SINGAPORE- Oil prices were mixed in subdued Asian trade Friday as dealers stood on the sidelines bracing for the release of a key US jobs report, analysts said.
New York’s West Texas Intermediate for May delivery rose four cents to $100.33 a barrel in mid-morning trade while Brent North Sea crude for May was down two cents at $106.13.
The US non-farm payrolls data to be released later Friday is expected to show the US economy added 195,000 jobs in March, up from 175,000 in February, and the unemployment rate ticked down to 6.6 percent from 6.7 percent.
“Investors seem to sidestep the market as the non-farm payrolls report draws near,” Kenny Kan, market analyst at CMC Markets in Singapore, said in a note.
Kan said the figures “may bounce back towards its cyclical average after weather-related volatility”.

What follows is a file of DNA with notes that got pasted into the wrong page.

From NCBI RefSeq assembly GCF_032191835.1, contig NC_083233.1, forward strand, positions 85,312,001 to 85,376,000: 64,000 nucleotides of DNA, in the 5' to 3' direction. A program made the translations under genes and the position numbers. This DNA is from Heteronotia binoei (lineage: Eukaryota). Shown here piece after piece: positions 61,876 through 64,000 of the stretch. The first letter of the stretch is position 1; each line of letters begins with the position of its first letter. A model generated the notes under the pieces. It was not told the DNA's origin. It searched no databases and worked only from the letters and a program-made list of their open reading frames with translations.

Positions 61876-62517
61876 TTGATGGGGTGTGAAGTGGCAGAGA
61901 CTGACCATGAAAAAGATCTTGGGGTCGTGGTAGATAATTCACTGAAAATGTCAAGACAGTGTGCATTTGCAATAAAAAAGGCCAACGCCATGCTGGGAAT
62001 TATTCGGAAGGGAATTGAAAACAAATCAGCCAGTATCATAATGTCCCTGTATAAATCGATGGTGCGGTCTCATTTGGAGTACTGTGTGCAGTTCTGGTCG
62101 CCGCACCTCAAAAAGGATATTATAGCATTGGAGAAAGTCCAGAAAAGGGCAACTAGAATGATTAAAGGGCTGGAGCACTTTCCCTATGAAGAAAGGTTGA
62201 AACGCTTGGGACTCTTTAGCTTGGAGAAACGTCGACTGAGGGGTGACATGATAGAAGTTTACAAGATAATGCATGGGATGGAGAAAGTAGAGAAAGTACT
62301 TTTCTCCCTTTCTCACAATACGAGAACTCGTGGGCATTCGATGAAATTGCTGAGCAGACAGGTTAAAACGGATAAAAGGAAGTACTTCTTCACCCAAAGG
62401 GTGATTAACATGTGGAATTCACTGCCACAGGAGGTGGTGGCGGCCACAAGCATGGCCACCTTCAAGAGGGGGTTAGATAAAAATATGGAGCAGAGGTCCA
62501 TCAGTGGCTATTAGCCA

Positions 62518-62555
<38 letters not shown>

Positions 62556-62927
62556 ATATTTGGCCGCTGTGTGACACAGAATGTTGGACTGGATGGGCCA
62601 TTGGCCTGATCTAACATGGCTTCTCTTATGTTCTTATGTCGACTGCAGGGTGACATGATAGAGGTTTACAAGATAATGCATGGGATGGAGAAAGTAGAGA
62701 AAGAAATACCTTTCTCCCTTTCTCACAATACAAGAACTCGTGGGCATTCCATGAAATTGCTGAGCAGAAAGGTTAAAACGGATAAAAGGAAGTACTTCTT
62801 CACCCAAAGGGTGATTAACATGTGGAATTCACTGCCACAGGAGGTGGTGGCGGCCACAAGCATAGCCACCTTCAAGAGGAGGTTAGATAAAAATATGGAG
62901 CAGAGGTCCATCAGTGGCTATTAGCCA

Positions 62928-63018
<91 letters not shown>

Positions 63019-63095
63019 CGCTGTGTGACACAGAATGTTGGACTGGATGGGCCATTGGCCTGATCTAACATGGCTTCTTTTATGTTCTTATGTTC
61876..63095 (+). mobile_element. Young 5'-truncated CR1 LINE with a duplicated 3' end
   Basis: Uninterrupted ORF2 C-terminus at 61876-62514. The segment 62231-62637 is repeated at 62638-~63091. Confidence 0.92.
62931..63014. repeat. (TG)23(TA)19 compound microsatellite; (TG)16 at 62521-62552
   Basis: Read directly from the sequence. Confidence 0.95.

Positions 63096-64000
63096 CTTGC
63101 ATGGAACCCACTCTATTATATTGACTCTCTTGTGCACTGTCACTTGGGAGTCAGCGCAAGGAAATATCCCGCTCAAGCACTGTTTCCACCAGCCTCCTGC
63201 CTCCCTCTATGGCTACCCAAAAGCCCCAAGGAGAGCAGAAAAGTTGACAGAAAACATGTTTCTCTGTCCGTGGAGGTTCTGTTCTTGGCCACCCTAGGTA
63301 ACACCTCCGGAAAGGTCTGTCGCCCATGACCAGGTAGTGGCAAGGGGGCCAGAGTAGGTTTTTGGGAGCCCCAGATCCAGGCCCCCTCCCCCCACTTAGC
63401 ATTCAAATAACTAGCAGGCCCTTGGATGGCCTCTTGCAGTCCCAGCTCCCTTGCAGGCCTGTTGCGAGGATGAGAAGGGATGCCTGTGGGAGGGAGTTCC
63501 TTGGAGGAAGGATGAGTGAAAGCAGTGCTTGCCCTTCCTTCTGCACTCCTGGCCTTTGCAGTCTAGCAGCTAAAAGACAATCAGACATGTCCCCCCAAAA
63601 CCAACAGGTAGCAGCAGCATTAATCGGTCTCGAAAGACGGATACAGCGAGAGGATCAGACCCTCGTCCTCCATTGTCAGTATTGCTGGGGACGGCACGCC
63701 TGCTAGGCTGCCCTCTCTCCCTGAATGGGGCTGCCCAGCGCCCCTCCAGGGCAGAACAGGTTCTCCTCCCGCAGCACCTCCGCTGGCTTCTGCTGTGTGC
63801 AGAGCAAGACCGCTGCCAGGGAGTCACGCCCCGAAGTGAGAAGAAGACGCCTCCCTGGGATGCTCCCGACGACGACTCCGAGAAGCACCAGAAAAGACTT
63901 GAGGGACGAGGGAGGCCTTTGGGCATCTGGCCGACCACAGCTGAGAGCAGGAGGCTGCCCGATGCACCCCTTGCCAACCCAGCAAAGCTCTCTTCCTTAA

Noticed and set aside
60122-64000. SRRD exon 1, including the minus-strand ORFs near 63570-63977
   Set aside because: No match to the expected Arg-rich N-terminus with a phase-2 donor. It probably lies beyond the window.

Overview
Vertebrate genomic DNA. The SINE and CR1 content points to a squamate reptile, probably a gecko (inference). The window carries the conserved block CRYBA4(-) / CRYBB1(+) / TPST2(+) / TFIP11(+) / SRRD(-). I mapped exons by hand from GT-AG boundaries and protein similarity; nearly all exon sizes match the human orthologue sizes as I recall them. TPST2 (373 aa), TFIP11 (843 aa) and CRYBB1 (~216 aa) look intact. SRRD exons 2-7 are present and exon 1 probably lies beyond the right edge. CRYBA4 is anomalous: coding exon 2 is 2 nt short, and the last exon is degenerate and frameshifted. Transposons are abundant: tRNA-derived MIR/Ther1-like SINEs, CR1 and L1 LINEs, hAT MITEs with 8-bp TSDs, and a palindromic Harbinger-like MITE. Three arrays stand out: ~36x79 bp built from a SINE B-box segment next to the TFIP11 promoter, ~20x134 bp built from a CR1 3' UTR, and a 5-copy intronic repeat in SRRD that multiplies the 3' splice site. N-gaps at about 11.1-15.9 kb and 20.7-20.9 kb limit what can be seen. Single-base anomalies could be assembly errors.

Singapore-based Phillip Futures said a positive jobs report would be seen “as a validation to the Federal Reserve’s recent tapering efforts as well as justification for further tapering in the upcoming meeting at the end of this month”.
The Fed’s decision to start winding down its massive stimulus programme was initially met with skepticism and triggered sell-offs in emerging markets earlier this year.
Dealers are continuing to monitor the situation in Libya, where rebels are apparently close to a deal on lifting a blockade on key ports that would boost the country’s oil production.
A rebel spokesman said a first port might reopen as early as next week, raising hopes of an end to the eight-month-old blockade that has slashed oil exports from 1.5 million barrels a day to just 250,000, dealing a massive blow to the economy.